(d) Boy 1. Turn right about. Starting with R foot, take two kuradang steps forward to proper place. Girl 1 clapping hands as in (b) __ 4 M

 Couple 2. Starting with R foot, take two kuradang steps turning around in place clockwise ______________________________ 4 M
  (e) Repeat all (a-d) with Girl 2, starting in (b) going to front of Couple 1 while Boy 2 does the clapping _________________ 24 M


Repeat Figure I _____________________________________ 24 M


All face front.

      Repeat Introduction  ______________________________ 2 M

Music Of Kuradang 

Thursday, April 14, 2022

Gay Filipino In History: Tapar Of Iloilo

There are a number of uprisings and revolt throughout the centuries of Spanish colonial period over abuse, excessive taxation on local products, corrupt and ill system of government among others. There are also some rebellion which was ignited by people's faith and beliefs. One such religious revolt took place in Panay caused by convergence of faith. This religious revolt is led by a certain Tapar from Iloilo in 1663.

Tapar or Tapara is a native babaylan from the town of Oton in Iloilo province in the island of Panay who was a new convert of Catholicism. He was known for founding a religious cult that merged Catholic religious practices with traditional rituals a modified form of Christianity. He persuaded the locals to join his group and attracted many followers with his stories about his frequent conversation with a demon. He proclaimed himself "God Almighty" and went around garbed in a woman's dress. According to Fray Juan Fernandez, who chronicled important events in some Iloilo pueblos, described Tapara as a mystic who dressed and acted like a female.

Tapar taught taught his followers to worship idols, performed prodigies resembling miracles, and became a prophet. He promised the natives:

a. a life of abundance (weaves fish, coconut fiber into linen)

b. that they won't be hit/won't die when hit by Spanish muskets; those who will die in the rebellion will live again.

Tapar known as the "Eternal Father," assigned among his followers a Son, a Holy Ghost, a Virgin Mary, twelve apostles, a Pope, and several bishops. It was at this time when the people felt estranged from the Spanish friars because of their prevalent misdemeanor and misdeeds.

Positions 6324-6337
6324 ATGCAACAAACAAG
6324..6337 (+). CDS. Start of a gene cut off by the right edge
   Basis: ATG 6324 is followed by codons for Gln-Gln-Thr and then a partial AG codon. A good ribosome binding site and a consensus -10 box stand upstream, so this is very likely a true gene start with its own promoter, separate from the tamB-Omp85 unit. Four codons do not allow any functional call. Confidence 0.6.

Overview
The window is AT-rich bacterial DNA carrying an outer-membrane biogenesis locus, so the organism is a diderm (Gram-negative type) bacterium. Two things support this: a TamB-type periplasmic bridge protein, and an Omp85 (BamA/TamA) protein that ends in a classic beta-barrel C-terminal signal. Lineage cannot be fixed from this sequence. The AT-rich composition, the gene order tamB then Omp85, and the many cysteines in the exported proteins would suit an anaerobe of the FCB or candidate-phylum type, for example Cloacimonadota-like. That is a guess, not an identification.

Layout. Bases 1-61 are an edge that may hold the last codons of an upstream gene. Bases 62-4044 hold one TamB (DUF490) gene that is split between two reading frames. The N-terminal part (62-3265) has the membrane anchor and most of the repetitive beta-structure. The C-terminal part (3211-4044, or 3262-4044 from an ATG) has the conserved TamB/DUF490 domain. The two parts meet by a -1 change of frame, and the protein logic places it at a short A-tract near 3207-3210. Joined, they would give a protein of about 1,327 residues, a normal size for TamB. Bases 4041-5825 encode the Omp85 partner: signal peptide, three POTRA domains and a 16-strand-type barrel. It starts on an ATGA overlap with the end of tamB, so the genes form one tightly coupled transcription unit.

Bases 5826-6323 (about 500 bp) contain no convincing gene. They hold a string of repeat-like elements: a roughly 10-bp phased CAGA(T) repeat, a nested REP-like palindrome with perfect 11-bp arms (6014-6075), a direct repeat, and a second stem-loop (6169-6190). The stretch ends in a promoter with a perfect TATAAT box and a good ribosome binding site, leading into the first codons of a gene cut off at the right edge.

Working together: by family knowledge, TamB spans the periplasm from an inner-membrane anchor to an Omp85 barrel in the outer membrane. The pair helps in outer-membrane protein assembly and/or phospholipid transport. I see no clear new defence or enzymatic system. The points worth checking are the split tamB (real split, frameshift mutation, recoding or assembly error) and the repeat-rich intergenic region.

Tapar's syncretic religion appropriated Catholic terminologies and ignored the Spanish priests because Tapar believed that they had their own "popes", "bishops", and "priests", as well as "Jesus Christ", "Holy Ghost" and "Trinity" who could minister to them in their own nativistic ways.

The growing religious following of Tapar reached the then Spanish parish priest curate (friar) assigned to the town of Ogtong (Oton town today), Fr. Francisco de Mesa and he criticized their unorthodox practices. The followers of Tapar were agitated and they executed the parish priest for condemning their religious movement. Tapar's group burned the church and the priest's house, and fled to the mountains.

The Spanish authority knew about the incident and they launched an attack to quell the emergence of the new religion. Spanish troops were sent to Oton and by employing hired spies, the Spaniards caught up with the principal leaders who, in the process of fighting back, were killed. Their corpses were carried back to the port of Iloilo, then fastened to bamboo poles in the Halawod (Jalaur) River to be fed on by crocodiles. The woman who was named as the group's "Blessed Virgin Mary" (Maria Santisima) was mercilessly impaled on a bamboo stake and placed strategically at the mouth of the Laglag (now Dueñas) river to be eaten also by crocodiles. By 1664, as claimed by the Spaniards, peace had returned to Oton. (Agoncillo 1979, Zaide 1957).


Tapar Of Panay Facebook Page -

Tapar Revolt Wiki Pilipinas -

10 Amazing Pinoy LGBTS Who Broke Barriers And Made History, Filipiknow -

The Tapar Uprising In Oton Iloilo, Bridging The Gap By Henry F. Funtecha The News Today Online Edition -,Panay,other_Visayan_islands)__Minor_revolts_against_colonial_policies___1621_(_Bohol)

Gay Filipino In History Introduction